Monday, January 27, 2014

The Visual Makes the Film

"Your hair's not visual enough."
Recently, I discussed a feature script I was writing with a talented fellow screenwriter friend who's also a contributing writer for Script Magazine. After discussing my premise ("A young man, hoping to break out of his drought-stricken town, must stop his brother, in league with a major agricultural concern, from bleeding the town's water supply dry."), he asked, "What makes it visual?"

I was struck by the question. The very fact that I was writing it as a screenplay made it visual! Or so I thought. He followed up my silence with, "What makes it a movie?"

They're the same question.

I tell my students that they're writing a film, not a radio play. You must keep it interesting to watch, first and foremost.

Sounds obvious? It's astonishing how many scenes, even in popular films, violate this basic tenet. It turns out, not every story is visual.

A lightsaber duel is visual. Two characters having a long conversation over dinner is not. A husband walking in on his wife having an affair in their children's bedroom is visual. A character sitting and thinking isn't. Popeye Doyle's chase scene in The French Connection (or just about any chase scene) is visual. A character standing across the desk from his boss and talking is not.

Here's my definition: a visual scene invests you by virtue of what you see onscreen. Great dialogue doesn't make a scene visual. Even an unusual setting, alone, won't make a scene visual (though it helps, especially if it's integrated with the action). Why can this scene not be a radio play? Having solid answers to that question is the first step.

Films are made of scenes. Guess what happens if you don't pump enough visual action into your scenes? The film stops being visual, as a whole. It becomes that radio play I cautioned you against.

I recently saw Enough Said, James Gandolfini's final film. While well-acted on his part, the greater film struck me as one of the least visual works I had seen in recent memory. There were no less than a half-dozen (that I can immediately recall) scenes of characters sitting around, talking, and eating. Just shooting the breeze. What made the settings interesting? What made the conversations have to take place inside of these restaurants or back patios? Why did the characters have to be sitting and eating in the first place? They didn't. They were just truck stops for exposition. They stuck out as if the filmmaker was saying, "Let's take a break from the story for a moment and catch our breath with a bit of character development."

If the film is remembered for anything other than Gandolfini, it'll assuredly be for the scenes that took place outside of the restaurants, outside of the let's-laugh-over-guacamole-on-the-patio scenes. And that shouldn't be. Your whole film should be memorable. Every scene of Jurassic Park, every scene of Captain Phillips, and every scene of American Hustle, for example, is visual. Something happens in each scene. Each scene has a defining action. You're able to sum up what happened in each scene in a word!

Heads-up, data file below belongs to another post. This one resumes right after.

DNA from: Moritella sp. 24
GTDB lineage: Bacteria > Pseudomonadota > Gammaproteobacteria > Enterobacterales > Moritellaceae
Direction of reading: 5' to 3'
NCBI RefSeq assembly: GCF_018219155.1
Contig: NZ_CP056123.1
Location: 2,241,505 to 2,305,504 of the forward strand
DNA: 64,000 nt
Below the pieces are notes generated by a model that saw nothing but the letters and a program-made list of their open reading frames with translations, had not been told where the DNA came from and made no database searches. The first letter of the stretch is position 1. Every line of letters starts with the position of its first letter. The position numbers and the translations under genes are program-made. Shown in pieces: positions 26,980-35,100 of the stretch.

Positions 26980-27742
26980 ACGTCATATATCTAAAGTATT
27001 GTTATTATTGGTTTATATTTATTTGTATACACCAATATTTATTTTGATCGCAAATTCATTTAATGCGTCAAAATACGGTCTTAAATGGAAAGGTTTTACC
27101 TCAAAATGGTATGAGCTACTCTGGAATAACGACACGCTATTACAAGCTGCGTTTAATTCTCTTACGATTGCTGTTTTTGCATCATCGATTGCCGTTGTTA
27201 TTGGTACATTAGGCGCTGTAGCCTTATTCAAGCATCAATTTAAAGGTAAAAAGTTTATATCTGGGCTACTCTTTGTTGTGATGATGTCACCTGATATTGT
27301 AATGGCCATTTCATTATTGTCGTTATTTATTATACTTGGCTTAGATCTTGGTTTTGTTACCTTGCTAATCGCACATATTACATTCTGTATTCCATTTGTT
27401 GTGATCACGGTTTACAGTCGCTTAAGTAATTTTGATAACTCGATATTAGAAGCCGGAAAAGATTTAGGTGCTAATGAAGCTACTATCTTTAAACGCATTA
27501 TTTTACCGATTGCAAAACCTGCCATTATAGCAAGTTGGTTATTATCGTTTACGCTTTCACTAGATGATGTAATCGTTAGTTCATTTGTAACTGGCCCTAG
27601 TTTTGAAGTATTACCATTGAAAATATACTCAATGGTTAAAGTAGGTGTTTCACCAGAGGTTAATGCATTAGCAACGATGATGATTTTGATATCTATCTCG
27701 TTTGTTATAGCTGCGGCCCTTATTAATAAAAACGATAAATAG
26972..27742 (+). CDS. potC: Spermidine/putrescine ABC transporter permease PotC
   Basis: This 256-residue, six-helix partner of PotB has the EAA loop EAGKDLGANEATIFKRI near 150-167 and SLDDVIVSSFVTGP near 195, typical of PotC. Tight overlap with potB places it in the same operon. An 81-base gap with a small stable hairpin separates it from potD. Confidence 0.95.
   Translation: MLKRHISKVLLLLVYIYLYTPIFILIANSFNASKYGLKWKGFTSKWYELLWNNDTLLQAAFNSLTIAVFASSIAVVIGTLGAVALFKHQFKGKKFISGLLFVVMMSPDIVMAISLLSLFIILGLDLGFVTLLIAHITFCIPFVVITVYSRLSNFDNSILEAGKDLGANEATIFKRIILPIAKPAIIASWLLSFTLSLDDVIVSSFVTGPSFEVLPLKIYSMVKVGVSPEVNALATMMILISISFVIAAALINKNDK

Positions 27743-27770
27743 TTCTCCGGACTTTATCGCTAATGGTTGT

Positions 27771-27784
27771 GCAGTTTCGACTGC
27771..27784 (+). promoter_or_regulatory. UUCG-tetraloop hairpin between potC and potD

More than a way to sit - a way to threaten.
I've been taught to think of such a thing as "trailer moments." What are the scenes, the actions, that will make someone want to see your film, all else being equal? Can you assign a defining verb to each of your scenes? Here's a hint: if "talk" or "think" is the defining verb, then go back to the drawing board. Sure, characters can talk during a scene. The point is that there needs to be something else going on under the dialogue. A threat, for example. In American Beauty, Lester Burnham is told that he has to write out a job description for himself or else risk losing his corporate middle-management position. The scene takes place in an office, with Lester sitting on the wrong side of the desk from an efficiency expert. They're sitting and talking, but there's an implied threat: do this or be fired. It's more than just sitting and talking.

I did a similar exercise with a colleague's script just last week. He showed me a scene with the protagonist sitting at a restaurant table and reminiscing with his family. When I asked the writer what the scene's defining action was, he said, "Remembering." That wont work. Imagine telling your audience, "Now we're going to watch a scene about a character remembering." Is it fun to watch someone remember something? Not nearly as engaging as it is watching a threat. Keep it visual. Keep it a film. Visual scenes are the scenes you should be writing.


  1. And this is why we have nothing on screen any more than brainless action movies.

    1. When more screen time is given over to spectacle, rather than good storytelling and character development, then "brainless" films can certainly result.

      However, I wouldn't go so far as to say that there's nothing on screen anymore except for them. I'd check out 12 Years a Slave, Dallas Buyers Club, Gravity, American Hustle, and Captain Phillips as examples of films that are both visual and yet character-driven.